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More people have been protected by Forced Marriage Protection Orders than originally expected in their first year of operation, according to new figures from the Ministry of Justice.
Eighty-six have been issued, compared to the predicted total of 50, since the protection orders were introduced on 25 November last year.
Forced Marriage Protection Orders give local authorities the powers to seek a protection for vulnerable adults and children without first having to seek leave of the court.
The orders can be used to prevent anyone entering into any arrangements for engagement or marriage, seize passports to stop someone from being taken abroad and reveal the whereabouts of a person.
The Forced Marriage Unit (FMU) was set up in 2005 and is meant to assist actual and potential victims of forced marriage, as well as professionals working in the social, educational and voluntary sectors.
In the press release issued yesterday announcing the new figures, the Ministry of Justice declared it supports victims of forced marriage in a number of ways including funding the Honour Network, a support helpline for victims of forced marriage and honour-based violence.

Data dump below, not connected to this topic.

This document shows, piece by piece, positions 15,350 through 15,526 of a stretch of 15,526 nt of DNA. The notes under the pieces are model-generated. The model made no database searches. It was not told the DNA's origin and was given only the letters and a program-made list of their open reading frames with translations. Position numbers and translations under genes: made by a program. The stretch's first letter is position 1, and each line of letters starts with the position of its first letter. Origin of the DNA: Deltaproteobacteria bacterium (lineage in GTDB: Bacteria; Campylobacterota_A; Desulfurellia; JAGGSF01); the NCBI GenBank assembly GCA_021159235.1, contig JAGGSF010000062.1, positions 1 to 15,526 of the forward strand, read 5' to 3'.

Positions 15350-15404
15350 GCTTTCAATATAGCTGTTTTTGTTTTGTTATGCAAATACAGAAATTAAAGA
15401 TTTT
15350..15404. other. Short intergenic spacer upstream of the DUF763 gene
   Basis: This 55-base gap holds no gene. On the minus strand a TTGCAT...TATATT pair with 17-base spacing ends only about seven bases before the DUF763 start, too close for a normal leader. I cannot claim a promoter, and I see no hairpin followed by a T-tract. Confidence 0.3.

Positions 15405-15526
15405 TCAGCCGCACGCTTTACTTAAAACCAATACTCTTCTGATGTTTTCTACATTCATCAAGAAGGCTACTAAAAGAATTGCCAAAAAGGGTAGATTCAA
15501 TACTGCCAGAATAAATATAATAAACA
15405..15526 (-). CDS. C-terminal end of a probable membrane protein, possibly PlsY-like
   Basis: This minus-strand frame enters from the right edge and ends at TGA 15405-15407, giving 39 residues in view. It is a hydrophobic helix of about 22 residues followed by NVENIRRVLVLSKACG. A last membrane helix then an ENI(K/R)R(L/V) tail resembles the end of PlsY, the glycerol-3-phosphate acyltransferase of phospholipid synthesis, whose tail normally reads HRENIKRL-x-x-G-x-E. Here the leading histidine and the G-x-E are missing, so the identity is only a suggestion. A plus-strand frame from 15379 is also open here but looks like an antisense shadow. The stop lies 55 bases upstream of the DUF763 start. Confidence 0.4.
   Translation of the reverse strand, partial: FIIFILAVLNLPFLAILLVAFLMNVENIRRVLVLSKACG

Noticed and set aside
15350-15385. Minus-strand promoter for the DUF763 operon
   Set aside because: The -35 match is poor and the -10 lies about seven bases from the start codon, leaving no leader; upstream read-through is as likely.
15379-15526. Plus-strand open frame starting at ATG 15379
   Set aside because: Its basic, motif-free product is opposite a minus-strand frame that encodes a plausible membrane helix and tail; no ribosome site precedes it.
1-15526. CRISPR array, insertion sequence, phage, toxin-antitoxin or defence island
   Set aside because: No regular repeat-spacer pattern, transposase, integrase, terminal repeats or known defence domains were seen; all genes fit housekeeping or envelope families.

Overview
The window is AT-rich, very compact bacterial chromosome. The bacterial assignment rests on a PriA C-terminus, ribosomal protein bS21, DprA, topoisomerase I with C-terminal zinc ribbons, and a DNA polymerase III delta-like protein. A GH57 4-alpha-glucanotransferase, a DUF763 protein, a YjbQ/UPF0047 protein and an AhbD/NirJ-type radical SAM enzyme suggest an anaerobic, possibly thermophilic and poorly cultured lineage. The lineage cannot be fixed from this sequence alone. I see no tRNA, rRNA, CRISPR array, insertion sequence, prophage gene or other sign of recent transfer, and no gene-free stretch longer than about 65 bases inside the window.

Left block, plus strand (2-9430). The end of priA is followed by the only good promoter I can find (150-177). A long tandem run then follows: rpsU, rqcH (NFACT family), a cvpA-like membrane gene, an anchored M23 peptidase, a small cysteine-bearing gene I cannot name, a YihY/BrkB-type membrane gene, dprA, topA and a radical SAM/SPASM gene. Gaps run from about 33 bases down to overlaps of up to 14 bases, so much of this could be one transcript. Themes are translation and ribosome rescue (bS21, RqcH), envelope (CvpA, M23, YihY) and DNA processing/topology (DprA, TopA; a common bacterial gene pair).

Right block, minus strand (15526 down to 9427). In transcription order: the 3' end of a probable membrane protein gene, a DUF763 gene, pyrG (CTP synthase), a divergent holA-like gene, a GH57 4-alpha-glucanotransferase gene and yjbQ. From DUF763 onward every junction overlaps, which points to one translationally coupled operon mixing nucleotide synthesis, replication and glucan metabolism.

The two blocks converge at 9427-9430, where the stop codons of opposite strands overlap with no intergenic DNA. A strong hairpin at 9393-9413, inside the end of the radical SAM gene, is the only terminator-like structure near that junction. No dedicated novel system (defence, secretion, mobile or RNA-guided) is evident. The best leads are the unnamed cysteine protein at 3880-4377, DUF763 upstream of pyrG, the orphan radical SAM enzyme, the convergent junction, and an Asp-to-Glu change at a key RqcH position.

However earlier this month the national helpline announced it will have to close at the end of December 2009 as funding from the FMU has run out.
The dedicated helpline is run by the charity Karma Nirvana, which helps survivors of honour crimes and forced marriages.
The FMU gave the charity £43,000 to open the helpline in April 2008. By the end of September 2009 it had received a total of 6,702 calls. Despite the charity's plea to the government for support, the funding ran out a year later and donations are insufficient to cover costs.
The charity has now created a petition on the Prime Minister's Office website that implores the government to properly fund the Honour Network Helpline. To date there have been 1,375 signatures.
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